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IDF welcomes the launch of the FAO document “Contribution of terrestrial animal source food to healthy diets for improved nutrition and health outcomes”

Date: April 28, 2023
Insights type: Blog, News
Subject Area: Nutrition & Health
Categories: Blog, News

On April 25, I had the privilege to join a prestigious panel at the FAO in Rome for the launch of the first scientific review of the document “Contribution of terrestrial animal source food to healthy diets for improved nutrition and health outcomes”, requested by the member countries of the Committee on Agriculture – Subcommittee on Livestock.

I shared the panel with the FAO Deputy Director Maria Helena Semedo, Her Excellency Ambassador Carla Barroso Carneiro from Brazil, the FAO Chief Economist Maximo Torero, the FAO Director of Animal Production and Health Division, Mr Thanawat Tiensin, the Director of the Department of Nutrition for Health at the World Health Organization, Dr Francesco Branca, and FAO Director Food and Nutrition Division, Dr Lynnette Neufeld.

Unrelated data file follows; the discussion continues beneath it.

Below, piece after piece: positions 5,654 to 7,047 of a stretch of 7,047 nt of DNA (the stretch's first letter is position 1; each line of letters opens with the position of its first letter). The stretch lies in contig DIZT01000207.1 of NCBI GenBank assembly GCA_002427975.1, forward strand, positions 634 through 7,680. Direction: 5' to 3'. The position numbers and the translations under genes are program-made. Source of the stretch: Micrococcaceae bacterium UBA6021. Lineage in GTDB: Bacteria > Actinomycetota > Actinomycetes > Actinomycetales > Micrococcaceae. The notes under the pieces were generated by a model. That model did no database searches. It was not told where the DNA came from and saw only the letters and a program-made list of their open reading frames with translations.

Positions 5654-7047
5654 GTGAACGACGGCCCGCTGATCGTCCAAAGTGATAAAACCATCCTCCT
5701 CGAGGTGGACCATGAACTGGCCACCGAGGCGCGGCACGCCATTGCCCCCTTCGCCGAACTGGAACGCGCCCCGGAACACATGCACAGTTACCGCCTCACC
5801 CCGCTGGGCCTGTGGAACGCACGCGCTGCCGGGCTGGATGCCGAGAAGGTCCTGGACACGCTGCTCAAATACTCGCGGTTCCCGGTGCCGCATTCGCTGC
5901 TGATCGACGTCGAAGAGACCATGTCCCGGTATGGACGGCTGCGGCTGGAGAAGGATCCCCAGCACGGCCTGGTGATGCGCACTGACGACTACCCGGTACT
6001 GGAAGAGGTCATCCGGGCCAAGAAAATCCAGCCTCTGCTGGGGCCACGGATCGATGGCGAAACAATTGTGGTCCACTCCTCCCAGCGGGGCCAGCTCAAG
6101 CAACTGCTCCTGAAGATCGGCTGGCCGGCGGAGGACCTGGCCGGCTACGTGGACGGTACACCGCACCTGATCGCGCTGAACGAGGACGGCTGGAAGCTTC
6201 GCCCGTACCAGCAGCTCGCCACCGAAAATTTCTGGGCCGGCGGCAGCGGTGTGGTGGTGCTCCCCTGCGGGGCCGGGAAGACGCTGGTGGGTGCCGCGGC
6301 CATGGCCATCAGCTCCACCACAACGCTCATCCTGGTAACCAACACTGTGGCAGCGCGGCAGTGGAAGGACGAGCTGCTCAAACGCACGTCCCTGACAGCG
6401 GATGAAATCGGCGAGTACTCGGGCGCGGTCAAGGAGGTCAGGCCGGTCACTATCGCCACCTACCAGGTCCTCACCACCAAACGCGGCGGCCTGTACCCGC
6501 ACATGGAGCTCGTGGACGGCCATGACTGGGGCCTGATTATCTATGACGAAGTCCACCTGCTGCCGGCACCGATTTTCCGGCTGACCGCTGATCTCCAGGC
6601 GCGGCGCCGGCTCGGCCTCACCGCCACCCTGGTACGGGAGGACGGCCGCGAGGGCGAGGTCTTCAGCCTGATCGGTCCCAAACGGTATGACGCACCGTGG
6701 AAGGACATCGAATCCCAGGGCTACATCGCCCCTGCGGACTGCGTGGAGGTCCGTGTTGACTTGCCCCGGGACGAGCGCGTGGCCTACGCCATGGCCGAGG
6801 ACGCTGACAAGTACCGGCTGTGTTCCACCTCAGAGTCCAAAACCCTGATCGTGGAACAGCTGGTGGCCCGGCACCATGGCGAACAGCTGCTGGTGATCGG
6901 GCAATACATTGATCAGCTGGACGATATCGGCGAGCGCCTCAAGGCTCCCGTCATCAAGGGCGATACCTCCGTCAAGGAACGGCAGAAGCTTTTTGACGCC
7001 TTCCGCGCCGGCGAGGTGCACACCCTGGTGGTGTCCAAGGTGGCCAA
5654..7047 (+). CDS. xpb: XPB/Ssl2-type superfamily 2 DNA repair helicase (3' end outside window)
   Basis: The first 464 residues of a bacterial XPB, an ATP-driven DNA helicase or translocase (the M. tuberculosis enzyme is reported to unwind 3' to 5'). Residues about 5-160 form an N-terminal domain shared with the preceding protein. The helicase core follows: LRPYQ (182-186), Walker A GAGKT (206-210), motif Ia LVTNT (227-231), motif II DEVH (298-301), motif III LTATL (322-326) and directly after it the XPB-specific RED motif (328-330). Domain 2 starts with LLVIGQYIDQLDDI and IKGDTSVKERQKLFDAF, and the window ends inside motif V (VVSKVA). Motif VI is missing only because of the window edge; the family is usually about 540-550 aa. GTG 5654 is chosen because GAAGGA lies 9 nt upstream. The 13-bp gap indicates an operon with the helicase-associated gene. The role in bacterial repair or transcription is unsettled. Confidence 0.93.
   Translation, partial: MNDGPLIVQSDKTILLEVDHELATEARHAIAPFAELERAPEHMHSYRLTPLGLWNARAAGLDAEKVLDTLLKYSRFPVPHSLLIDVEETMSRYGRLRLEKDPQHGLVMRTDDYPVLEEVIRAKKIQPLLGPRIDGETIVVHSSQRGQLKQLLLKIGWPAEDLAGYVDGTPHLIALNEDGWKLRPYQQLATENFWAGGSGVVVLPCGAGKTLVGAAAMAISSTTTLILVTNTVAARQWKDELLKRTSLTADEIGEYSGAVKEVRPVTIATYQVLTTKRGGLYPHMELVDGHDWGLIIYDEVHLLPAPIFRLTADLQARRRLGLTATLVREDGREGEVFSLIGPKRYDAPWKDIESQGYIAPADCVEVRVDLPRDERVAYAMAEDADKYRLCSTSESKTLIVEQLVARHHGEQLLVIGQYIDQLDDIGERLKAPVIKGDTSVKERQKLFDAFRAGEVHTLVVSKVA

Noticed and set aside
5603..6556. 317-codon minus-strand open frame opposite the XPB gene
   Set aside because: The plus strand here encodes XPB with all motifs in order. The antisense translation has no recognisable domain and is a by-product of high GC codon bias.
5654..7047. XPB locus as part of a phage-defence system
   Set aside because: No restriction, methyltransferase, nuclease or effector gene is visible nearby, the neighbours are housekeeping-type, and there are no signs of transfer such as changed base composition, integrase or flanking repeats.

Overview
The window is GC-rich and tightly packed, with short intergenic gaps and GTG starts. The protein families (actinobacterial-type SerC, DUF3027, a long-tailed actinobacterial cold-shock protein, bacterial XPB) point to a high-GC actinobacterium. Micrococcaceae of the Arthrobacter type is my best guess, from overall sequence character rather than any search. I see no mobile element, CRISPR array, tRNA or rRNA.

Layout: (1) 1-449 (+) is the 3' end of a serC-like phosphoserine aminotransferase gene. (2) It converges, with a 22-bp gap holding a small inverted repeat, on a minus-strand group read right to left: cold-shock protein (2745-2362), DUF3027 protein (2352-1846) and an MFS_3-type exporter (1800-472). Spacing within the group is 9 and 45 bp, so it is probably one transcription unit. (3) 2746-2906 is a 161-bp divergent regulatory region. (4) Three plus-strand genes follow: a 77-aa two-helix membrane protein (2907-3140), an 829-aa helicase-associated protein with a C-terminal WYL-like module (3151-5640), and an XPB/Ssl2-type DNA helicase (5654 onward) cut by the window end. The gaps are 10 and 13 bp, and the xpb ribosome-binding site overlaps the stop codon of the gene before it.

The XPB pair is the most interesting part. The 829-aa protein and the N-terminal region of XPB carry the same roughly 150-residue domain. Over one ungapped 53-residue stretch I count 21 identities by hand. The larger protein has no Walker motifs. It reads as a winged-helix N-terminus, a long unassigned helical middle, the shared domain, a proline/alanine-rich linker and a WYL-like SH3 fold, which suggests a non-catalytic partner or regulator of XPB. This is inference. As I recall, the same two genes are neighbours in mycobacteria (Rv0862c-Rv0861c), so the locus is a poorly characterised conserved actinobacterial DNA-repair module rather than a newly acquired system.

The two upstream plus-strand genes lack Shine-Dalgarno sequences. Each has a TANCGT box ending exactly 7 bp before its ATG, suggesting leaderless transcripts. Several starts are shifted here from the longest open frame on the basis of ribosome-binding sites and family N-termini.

On behalf of my colleagues from the global livestock associations (International Meat Secretariat, International Poultry Council and International Feed Industry Federation), and in the name of IDF, I commended the Secretariat of the Committee on Agriculture – Subcommittee on Livestock the publication of this important document since we are convinced that this comprehensive science and evidence-based assessment of the contribution of livestock to healthy diets for improved nutrition and health will make significant impacts on the global understanding of the benefits of animal foods.